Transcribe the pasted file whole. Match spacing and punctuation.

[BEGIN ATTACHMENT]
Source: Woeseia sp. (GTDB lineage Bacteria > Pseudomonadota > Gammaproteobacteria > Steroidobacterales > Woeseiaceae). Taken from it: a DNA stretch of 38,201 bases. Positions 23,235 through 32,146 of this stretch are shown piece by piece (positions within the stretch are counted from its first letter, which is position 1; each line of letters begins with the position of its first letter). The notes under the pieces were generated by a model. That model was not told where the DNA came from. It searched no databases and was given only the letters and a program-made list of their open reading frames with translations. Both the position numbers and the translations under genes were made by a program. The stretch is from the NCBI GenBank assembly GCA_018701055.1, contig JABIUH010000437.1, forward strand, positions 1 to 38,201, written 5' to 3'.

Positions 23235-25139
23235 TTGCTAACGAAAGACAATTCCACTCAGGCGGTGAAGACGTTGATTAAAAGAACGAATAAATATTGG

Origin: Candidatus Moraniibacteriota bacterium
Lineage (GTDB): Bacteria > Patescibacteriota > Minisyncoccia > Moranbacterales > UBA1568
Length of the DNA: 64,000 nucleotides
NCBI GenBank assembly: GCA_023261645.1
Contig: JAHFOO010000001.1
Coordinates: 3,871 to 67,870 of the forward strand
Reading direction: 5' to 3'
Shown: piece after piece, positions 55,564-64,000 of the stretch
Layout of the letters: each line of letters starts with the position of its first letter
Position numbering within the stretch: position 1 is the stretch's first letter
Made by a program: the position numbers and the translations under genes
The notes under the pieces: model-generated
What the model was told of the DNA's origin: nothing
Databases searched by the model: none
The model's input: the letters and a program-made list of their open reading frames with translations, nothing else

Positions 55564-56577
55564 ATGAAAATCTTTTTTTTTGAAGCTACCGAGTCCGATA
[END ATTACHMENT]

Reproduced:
Source: Woeseia sp. (GTDB lineage Bacteria > Pseudomonadota > Gammaproteobacteria > Steroidobacterales > Woeseiaceae). Taken from it: a DNA stretch of 38,201 bases. Positions 23,235 through 32,146 of this stretch are shown piece by piece (positions within the stretch are counted from its first letter, which is position 1; each line of letters begins with the position of its first letter). The notes under the pieces were generated by a model. That model was not told where the DNA came from. It searched no databases and was given only the letters and a program-made list of their open reading frames with translations. Both the position numbers and the translations under genes were made by a program. The stretch is from the NCBI GenBank assembly GCA_018701055.1, contig JABIUH010000437.1, forward strand, positions 1 to 38,201, written 5' to 3'.

Positions 23235-25139
23235 TTGCTAACGAAAGACAATTCCACTCAGGCGGTGAAGACGTTGATTAAAAGAACGAATAAATATTGG

Origin: Candidatus Moraniibacteriota bacterium
Lineage (GTDB): Bacteria > Patescibacteriota > Minisyncoccia > Moranbacterales > UBA1568
Length of the DNA: 64,000 nucleotides
NCBI GenBank assembly: GCA_023261645.1
Contig: JAHFOO010000001.1
Coordinates: 3,871 to 67,870 of the forward strand
Reading direction: 5' to 3'
Shown: piece after piece, positions 55,564-64,000 of the stretch
Layout of the letters: each line of letters starts with the position of its first letter
Position numbering within the stretch: position 1 is the stretch's first letter
Made by a program: the position numbers and the translations under genes
The notes under the pieces: model-generated
What the model was told of the DNA's origin: nothing
Databases searched by the model: none
The model's input: the letters and a program-made list of their open reading frames with translations, nothing else

Positions 55564-56577
55564 ATGAAAATCTTTTTTTTTGAAGCTACCGAGTCCGATA